Artemus W. Ham Concert Hall. (Geri Kodey / UNLV Photo Services)
This is part of the UNLV News Center's landmarks series highlighting the spots that make our campus unique.
Las Vegas has taken its lumps for a presumed lack of cultural offerings. But it’s difficult to argue Artemus W. Ham Concert Hall’s role as a cultural linchpin in Sin City.
Located at the northeast corner of campus, it is part of UNLV's Performing Arts Center, along with Judy Bayley Theatre. The concert hall is named in honor of Las Vegas attorney Art Ham Sr. His son, Art Ham Jr., donated $1 million of the $4.2 million needed to build the facility.
The elder Ham was an original owner of the Frontier Club, a city attorney, and president of the Las Vegas Bar Association. He also served as president of the Las Vegas Chamber of Commerce and helped establish the local Elks Lodge. The family also pledged $20,000 for the building of the Judy Bayley Theatre, completed in 1972.
Ham Concert Hall’s 1976 opening was highly publicized, marking the space as a cultural jewel in the desert. A Valley Times article covering the opening night Tokyo Symphony concert noted: “It would well be worth a Sunday afternoon’s drive just to go there, stroll around on the plaza between the two buildings (Judy Bayley Theatre and Ham Concert Hall), and realize what has taken place to transform our desert into a place dedicated to the enlightenment of its citizens.”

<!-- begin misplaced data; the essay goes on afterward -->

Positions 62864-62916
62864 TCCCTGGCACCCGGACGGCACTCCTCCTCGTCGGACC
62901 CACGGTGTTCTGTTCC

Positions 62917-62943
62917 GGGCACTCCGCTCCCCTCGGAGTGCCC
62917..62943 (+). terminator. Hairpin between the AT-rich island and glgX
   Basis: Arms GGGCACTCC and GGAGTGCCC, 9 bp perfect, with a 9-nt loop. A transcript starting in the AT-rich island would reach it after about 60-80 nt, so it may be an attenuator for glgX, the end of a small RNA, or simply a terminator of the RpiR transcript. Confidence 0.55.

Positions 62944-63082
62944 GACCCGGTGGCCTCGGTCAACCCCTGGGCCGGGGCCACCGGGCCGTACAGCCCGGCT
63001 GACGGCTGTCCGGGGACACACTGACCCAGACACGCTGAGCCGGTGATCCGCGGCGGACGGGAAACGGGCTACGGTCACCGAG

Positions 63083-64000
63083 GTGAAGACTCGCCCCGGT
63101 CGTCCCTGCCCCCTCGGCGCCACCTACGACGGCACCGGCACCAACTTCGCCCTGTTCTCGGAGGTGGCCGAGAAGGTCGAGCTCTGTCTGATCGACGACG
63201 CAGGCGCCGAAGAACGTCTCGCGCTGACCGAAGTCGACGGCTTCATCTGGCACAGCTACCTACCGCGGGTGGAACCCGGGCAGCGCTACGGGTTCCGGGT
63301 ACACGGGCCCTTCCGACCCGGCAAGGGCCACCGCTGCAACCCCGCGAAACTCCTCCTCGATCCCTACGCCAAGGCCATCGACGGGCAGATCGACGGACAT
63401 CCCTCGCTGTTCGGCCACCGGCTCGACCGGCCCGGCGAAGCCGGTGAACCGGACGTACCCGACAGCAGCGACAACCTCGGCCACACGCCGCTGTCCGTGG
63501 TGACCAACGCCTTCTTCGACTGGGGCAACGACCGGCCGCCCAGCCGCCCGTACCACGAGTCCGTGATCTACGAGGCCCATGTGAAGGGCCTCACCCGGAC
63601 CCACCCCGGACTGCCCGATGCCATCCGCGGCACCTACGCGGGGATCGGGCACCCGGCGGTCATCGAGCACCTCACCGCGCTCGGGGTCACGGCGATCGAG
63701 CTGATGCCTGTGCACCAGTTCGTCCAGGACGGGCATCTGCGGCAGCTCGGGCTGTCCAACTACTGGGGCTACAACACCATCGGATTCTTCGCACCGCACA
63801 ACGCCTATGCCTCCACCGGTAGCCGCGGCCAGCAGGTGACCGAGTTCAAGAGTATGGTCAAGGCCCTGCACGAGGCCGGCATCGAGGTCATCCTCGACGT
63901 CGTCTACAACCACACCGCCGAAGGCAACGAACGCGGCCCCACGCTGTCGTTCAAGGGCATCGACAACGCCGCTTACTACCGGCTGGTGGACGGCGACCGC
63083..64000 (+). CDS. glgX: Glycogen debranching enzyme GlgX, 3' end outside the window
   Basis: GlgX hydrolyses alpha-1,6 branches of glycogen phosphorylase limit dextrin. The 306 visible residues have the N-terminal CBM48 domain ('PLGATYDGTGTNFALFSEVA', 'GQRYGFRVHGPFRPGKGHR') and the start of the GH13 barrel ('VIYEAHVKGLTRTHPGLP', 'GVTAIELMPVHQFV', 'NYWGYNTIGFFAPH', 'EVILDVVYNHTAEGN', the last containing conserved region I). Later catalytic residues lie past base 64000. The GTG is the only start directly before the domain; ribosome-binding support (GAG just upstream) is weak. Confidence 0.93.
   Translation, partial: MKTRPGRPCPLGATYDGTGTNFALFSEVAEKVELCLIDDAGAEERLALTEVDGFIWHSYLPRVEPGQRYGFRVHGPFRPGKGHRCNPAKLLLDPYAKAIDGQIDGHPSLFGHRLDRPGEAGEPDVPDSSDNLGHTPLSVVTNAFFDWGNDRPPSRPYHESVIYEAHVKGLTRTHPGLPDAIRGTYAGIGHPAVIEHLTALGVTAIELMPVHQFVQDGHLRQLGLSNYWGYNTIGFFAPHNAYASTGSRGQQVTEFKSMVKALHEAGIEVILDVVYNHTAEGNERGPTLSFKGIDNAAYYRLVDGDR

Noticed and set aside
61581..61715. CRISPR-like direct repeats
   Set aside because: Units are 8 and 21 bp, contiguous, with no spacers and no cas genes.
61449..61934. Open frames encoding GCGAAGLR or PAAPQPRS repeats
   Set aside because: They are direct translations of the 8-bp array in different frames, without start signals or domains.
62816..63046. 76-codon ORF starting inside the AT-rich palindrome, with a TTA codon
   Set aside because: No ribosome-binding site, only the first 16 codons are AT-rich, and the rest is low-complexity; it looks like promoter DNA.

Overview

With seating for 1,832 people and a deep stage with a hydraulic lift that extends to accommodate a full symphony orchestra, Ham Hall sold out its first “Master Series” concerts. That series has seen the Tokyo and Melbourne symphonies, Polish National Radio Orchestra, the Prague Orchestra, among other international guests. The hall later became home to other local arts groups.
Acoustical consultants on the project, Beranek and Newman Inc. of Los Angeles, issued a report after the first Master Series shows indicating “there may be no hall in the country of equal quality per dollar.”
The concert hall continues to host international symphony orchestras and other more recent musical greats like violinist Joshua Bell, Tony Award-winning Broadway star Lea Salonga, the American Ballet Theatre, UNLV’s classical guitar series, and many more performances.
See what's coming up: Find listings of events in all campus venues in the UNLV Calendar.
Moffitt and McDaniel
50,000 square feet; seats 1,832 people
Sept. 11, 1976
Tokyo Symphony Orchestra (Oct. 18, 1976)
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